Any one of these issues "can lead to disaster for anyone attempting to cross the border here," Emblem continued. "Although the Border Patrol does have well trained people to carry out rescue missions and render aid to those in distress – it is a very, very big desert. Prevention is without a doubt the best medicine."

To help persuade illegal border crossers not to attempt the treacherous journey in the first place, the Border Patrol is publicizing their Border Safety Initiative, a binational effort with Mexico to reduce border deaths and injuries along the international border.

As part of the initiative, Yuma Sector agents are focused on raising awareness among migrants about the realities they may face including harsh environmental conditions, deadly temperatures, abuse by smugglers and the potential penalties of being apprehended by the Border Patrol.

Part of the responsibility of Border Patrol agents "is to bring the problem to the people who may be contemplating crossing the border illegally," explained Mario Villarreal, Yuma Sector Division Chief for Operations.

"Certainly this time of the year it is absolutely not the time to try to cross into the United States. The temperatures are extreme. It is extremely dangerous, and it is not worth your life to try and cross illegally into the United States. Individuals who cross cannot carry enough water to walk five days."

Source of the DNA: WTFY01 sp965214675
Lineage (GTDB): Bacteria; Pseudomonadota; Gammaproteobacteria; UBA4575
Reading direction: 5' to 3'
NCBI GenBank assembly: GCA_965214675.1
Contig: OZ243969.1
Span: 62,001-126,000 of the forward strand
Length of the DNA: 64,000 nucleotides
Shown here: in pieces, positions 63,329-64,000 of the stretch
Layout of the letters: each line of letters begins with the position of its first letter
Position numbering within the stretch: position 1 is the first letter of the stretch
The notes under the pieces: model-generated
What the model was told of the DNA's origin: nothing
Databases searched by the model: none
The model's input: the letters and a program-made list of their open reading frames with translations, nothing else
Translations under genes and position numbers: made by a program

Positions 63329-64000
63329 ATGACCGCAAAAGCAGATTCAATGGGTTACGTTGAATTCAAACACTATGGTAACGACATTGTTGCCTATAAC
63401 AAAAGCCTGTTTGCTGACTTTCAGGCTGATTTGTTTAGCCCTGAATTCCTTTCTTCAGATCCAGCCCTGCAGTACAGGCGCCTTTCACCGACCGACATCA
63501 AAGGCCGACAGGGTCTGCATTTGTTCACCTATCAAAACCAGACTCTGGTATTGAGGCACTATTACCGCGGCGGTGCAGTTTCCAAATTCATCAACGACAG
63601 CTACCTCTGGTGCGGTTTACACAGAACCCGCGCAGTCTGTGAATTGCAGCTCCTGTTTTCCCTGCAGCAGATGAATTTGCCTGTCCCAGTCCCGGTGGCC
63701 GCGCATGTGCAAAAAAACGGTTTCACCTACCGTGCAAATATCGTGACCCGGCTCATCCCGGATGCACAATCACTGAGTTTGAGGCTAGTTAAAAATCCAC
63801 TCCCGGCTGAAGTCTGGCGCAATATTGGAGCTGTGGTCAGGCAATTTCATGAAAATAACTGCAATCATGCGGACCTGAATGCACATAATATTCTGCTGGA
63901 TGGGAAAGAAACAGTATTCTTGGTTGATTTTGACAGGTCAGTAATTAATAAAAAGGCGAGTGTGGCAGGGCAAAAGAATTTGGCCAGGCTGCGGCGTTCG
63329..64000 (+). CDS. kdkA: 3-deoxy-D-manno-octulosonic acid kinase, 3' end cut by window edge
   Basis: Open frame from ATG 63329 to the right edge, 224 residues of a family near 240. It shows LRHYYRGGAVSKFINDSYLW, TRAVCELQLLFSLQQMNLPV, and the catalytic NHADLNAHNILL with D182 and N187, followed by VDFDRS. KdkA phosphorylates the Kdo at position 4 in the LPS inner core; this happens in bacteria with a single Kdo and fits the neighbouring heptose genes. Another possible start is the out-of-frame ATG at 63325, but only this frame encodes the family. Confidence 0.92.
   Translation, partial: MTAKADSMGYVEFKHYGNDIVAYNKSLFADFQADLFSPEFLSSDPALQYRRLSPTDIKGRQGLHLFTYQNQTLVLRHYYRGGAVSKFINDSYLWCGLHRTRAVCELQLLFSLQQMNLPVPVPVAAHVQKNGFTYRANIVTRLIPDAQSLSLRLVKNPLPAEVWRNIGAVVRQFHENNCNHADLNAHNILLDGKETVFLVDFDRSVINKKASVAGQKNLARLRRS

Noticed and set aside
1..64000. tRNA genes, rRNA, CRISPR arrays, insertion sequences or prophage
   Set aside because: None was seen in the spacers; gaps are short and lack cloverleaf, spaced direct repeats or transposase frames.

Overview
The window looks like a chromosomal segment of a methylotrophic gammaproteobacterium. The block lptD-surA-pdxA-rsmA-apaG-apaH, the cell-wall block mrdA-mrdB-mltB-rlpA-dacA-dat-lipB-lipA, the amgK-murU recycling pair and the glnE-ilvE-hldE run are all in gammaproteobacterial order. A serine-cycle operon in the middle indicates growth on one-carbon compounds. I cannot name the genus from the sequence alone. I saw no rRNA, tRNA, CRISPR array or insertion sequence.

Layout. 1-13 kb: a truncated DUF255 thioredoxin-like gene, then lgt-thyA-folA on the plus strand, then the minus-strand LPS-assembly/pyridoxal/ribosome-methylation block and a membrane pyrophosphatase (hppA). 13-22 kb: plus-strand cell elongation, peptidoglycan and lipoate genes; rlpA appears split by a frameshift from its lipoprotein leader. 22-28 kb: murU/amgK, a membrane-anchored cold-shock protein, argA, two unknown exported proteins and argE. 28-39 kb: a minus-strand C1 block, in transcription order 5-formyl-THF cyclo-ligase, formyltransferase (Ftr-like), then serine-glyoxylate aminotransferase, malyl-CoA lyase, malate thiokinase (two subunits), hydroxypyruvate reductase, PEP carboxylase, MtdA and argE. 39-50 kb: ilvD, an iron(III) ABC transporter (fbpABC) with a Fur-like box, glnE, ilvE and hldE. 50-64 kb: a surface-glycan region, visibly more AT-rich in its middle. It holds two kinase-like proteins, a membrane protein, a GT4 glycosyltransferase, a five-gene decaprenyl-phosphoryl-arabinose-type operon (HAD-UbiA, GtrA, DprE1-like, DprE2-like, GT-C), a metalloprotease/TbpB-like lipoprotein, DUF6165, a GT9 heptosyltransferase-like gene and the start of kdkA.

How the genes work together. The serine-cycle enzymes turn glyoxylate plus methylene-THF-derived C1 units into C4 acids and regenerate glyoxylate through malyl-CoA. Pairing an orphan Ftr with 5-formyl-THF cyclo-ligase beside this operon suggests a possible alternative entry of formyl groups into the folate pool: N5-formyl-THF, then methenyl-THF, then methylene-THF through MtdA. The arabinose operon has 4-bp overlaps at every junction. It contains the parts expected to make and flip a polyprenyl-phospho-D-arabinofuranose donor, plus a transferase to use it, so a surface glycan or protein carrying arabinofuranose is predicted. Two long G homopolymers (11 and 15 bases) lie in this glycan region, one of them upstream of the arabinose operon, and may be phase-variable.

While prevention is the key, there will still be drug smugglers and illegal immigrants brazen enough to attempt the arduous journey – some of whom will face life threatening situations.

As of May 31, 2013, there have been 12 people rescued from the desert by Yuma Sector agents. Six others were not located and died in the wilderness. There were also 3,380 illegal border-crossers detained.

Those numbers have fallen drastically since the peak year of 2005 when there were 486 people rescued, 53 deaths, and 140,525 detained.